What Drives Me Crazy

A couple of days ago, I got my ever-thinner print version of Newsweek, and began leafing through it. I came to an article by one Niall Ferguson (“Niall Ferguson Solves the Debt Crisis”) I don’t know who Ferguson is, although I’ve seen his name here and there, but obviously, if he has a solution to the “debt crisis,” (the precise nature of which was conveniently undefined), I wanted to know what it was.

And what was it? Privatization, which–he blandly assured readers–“has been a huge success nearly everywhere it’s been tried.”

When I came to that sentence, my husband called from another room to ask me why I was making that strange noise.

Let me explain why Mr. Ferguson’s article made my head explode. I have spent a reasonable percent of my time in academia studying privatization, and have written a number of (peer reviewed) articles on the subject, and it is clear that Ferguson is, shall we say, confused. The first clue is his reference to Margaret Thatcher’s successes. I agree that much of Thatcher’s privatization effort was successful and sound, but what Thatcher called privatization was very different from what Americans mean when we use the term. Thatcher sold off assets (steel mills, for example) that most economists would agree should never have been owned by government in the first place. And she sold them, to private owners who were left to own and operate them, pay taxes on any profits, and go under if they failed. These assets were no longer on the British government’s balance sheets, for good or ill.

This is significantly different from the situation in the United States, for two reasons. First of all, we were never socialized to the extent that England and many European countries were, so our governmental units–with very few exceptions–do not own property that is extraneous to the mission of government. We don’t have publicly owned steel mills or coal mines or other assets more appropriate to private ownership to sell off. Ferguson cites Mitch Daniels’ “lease” of Indiana’s public highways with approval; I think many of us would argue that public roads are hardly in the same category as steel mills.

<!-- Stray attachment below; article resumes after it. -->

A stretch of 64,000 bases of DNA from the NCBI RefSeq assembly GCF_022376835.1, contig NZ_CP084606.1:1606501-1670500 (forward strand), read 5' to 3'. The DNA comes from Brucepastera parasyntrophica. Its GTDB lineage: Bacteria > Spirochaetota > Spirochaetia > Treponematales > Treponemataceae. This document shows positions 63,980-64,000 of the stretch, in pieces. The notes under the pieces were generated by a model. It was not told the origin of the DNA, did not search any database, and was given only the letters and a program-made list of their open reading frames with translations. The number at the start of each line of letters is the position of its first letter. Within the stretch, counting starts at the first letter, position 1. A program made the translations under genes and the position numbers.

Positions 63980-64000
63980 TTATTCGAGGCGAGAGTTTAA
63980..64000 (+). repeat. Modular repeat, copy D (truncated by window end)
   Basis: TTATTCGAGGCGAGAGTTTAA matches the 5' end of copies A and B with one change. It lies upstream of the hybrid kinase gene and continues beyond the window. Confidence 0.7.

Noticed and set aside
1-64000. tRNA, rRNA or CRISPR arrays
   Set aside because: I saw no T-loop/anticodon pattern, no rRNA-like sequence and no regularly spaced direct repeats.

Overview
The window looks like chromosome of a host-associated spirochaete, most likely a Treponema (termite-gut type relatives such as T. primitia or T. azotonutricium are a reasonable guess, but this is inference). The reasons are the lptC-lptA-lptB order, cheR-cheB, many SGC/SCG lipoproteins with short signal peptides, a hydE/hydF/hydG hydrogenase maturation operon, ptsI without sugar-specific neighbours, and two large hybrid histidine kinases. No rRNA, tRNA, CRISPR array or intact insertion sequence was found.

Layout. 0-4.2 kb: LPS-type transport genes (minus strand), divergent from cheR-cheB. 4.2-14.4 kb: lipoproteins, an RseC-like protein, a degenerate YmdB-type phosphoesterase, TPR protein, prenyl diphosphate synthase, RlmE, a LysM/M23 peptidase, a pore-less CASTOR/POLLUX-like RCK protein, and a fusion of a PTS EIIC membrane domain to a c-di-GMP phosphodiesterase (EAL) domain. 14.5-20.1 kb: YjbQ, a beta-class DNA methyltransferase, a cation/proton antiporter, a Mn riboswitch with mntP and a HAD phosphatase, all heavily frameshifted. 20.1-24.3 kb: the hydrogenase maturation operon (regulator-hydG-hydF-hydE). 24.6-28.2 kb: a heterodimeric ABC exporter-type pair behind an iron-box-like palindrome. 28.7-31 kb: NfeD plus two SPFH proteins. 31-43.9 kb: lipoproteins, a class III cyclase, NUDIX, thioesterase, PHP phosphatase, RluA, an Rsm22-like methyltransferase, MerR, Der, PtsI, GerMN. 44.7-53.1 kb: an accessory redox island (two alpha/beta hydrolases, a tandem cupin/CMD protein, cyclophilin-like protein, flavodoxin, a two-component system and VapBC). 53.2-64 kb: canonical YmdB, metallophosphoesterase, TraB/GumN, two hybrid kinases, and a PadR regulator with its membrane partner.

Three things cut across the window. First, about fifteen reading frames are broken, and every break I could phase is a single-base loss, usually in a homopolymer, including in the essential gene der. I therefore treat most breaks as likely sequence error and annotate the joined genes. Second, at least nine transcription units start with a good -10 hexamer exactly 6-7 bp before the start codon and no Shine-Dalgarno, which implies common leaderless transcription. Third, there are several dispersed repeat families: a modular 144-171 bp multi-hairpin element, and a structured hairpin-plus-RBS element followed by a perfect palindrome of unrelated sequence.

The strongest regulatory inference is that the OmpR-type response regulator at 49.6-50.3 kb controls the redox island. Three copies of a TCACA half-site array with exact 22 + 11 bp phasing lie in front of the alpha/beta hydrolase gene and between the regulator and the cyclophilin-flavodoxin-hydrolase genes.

That allusion to Indiana’s Toll Road brings us to the second difference between British and American practices: what we call privatization in the U.S. isn’t really privatization. We use the term to mean “contracting out.” If we have potholes to fill (and right now, boy do we!) we ask private asphalt companies to bid on filling them–we don’t expect government to manufacture its own asphalt and use its own employees to do the job–but we don’t expect government to sell the streets and allow the market to determine which ones get paved, either.

I didn’t intend to turn this post into an academic lecture/rant, but I get so tired of pompous pundits who don’t bother to do any homework, who don’t bother to define their terms, blandly prescribing simple fixes for complicated issues they clearly do not understand.  If Ferguson is advocating that we sell off government assets, he needs to distinguish such outright sales from the “leases” and “contracts” that Americans are familiar with, and he needs to identify the assets that he believes should be privately rather than publicly owned. (I’d be quite willing to sell off sports stadiums, but I’d fight a proposed sale of libraries.) If we ever have that discussion, I think it is highly unlikely that we’d find enough stuff to sell to retire the national debt.

And just for Mr. Ferguson’s information, privatization (defined as contracting out) has not been a “success nearly everywhere.” I’d be happy to supply him with citations to multiple studies demonstrating quite the contrary–but somehow I doubt he’d be interested.

Who said “It ain’t what you don’t know that hurts you, it’s what you know that just ain’t so”?